“It’s just a dagger,” Pansy said.

Razin laughed with boyish charm. “No, Pansy.” Razin said, his eyes refracting a thousand rays of sunlight, “Not. Just. A dagger.”

Pansy moved closer, conspiratorially, “Do tell.”

Claw and Calsimeer leaned over the table, giving the dagger a closer look for the first time, “Special, huh?”

“To be honest,” Razin said, “I can't tell anything about this dagger and that is what makes it intriguing.”

Pansy’s eyes flared wide.

“Really?” Calsimeer said, his imagination lit like cedar kindling, “you weren't able to discern anything at all?”

“Why?” Pansy said, looking about the table to see how the rest were taking the news.

Cal, having spent a lot of time with his master, Scheherazade, had witnessed some crazy mystical stuff and recognized the signs of high-magic. “Pierre what did you take?” he whispered sotto voce.

“Is it cursed?” Pansy asked, suddenly afraid. Pansy had been carrying it for the better part of three days. If it was cursed with foul magic, that influence would have surely affected her. For that, she had no doubt.

“I don't know,” he admitted. “I tell you the following, to show you our commitment to having an open and honest relationship. It's not in my interest to tell you this except that I believe, what I’m about to tell you, could be beneficial. Which longer term will help me, because I believe,” he stopped, leveling those golden gems at Claw. He continued, “You will not betray us.”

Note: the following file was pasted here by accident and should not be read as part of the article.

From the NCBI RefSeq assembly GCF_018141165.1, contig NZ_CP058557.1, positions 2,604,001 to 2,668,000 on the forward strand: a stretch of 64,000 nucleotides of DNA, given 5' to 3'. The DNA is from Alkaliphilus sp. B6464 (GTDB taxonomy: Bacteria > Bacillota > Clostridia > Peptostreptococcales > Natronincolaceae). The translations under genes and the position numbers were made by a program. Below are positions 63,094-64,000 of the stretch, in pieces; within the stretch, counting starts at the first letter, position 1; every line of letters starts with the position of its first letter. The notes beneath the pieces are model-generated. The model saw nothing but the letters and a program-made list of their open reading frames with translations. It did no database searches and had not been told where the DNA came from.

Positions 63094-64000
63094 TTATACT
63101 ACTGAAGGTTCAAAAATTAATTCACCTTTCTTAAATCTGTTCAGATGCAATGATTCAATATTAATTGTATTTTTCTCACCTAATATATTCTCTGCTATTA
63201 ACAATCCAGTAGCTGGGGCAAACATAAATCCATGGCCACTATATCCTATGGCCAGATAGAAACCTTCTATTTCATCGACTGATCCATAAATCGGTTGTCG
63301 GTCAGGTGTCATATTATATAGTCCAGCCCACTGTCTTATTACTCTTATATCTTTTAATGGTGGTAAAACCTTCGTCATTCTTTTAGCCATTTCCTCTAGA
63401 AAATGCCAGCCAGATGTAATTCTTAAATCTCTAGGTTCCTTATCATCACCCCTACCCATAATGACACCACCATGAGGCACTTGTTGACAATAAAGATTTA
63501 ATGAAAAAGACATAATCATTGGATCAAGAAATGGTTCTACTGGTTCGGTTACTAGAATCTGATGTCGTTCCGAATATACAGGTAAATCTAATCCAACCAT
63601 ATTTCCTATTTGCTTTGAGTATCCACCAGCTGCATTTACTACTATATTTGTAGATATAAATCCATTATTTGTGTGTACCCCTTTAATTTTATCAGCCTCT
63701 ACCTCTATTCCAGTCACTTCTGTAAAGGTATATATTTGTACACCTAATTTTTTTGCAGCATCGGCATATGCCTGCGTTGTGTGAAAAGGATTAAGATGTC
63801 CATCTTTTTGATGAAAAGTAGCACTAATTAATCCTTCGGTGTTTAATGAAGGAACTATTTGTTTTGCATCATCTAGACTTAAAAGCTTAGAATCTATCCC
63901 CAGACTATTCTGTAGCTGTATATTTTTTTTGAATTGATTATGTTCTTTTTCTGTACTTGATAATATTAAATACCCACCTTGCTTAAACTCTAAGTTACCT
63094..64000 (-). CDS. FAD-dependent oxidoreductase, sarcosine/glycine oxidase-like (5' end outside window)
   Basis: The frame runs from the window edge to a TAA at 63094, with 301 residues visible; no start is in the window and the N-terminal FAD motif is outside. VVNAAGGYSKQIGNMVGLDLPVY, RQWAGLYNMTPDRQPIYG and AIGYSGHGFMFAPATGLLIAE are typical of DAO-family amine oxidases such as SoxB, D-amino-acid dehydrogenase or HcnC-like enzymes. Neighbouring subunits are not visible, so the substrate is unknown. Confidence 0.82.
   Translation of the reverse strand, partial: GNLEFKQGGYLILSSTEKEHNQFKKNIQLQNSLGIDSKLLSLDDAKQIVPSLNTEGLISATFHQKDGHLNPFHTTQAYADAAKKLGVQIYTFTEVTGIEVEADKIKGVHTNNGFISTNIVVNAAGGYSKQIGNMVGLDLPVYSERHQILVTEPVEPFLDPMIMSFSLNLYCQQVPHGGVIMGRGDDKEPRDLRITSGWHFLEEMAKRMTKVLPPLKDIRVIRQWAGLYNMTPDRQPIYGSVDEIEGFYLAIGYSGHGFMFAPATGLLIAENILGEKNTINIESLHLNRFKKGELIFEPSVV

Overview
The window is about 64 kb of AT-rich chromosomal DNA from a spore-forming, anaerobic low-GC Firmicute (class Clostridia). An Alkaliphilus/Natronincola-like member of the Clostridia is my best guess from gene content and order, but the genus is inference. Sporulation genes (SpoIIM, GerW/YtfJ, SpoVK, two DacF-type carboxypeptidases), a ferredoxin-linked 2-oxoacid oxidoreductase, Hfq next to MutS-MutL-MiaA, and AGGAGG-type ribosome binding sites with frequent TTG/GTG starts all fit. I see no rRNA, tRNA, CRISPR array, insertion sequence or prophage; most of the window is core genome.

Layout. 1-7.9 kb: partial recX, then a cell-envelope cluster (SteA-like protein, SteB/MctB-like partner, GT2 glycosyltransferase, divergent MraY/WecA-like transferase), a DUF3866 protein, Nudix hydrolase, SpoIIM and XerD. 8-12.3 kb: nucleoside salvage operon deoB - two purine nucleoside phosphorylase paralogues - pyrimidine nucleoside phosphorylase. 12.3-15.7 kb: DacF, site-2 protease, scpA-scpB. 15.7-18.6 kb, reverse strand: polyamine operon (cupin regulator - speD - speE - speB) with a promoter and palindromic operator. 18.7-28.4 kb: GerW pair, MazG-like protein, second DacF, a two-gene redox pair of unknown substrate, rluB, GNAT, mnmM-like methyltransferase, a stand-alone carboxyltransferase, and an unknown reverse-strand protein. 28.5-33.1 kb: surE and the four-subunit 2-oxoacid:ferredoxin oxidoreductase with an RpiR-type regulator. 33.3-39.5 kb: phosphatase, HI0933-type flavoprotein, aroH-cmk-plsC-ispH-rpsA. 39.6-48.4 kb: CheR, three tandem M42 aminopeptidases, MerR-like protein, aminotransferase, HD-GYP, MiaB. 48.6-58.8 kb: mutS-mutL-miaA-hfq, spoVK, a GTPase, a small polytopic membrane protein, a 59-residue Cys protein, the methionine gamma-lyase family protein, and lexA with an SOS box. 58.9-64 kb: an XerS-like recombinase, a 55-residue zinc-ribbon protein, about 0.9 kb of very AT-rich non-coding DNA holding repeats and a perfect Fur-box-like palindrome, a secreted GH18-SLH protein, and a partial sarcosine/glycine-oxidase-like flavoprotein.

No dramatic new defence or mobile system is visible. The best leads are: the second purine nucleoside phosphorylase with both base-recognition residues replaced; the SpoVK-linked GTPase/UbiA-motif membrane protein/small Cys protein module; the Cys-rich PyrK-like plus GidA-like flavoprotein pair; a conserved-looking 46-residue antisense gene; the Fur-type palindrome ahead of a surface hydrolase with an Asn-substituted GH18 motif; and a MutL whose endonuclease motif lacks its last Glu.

“What does that mean?” Calsimeer whispered in Claw’s ear.

“This dagger,” Razin said, “cannot be easily divined. In fact, the reason Malika Rahat sent me to Gravers Dig to find you, is because her method of tracking people failed.”

“You were tracking us?” Torgrum ejaculated, slamming his tankard outraged on the table.

“Of course, we were tracking you,” Razin said. “Don’t be naive.”

“Except you weren’t or you couldn’t,” Pansy said, realization dawning, “That’s why you’re here.”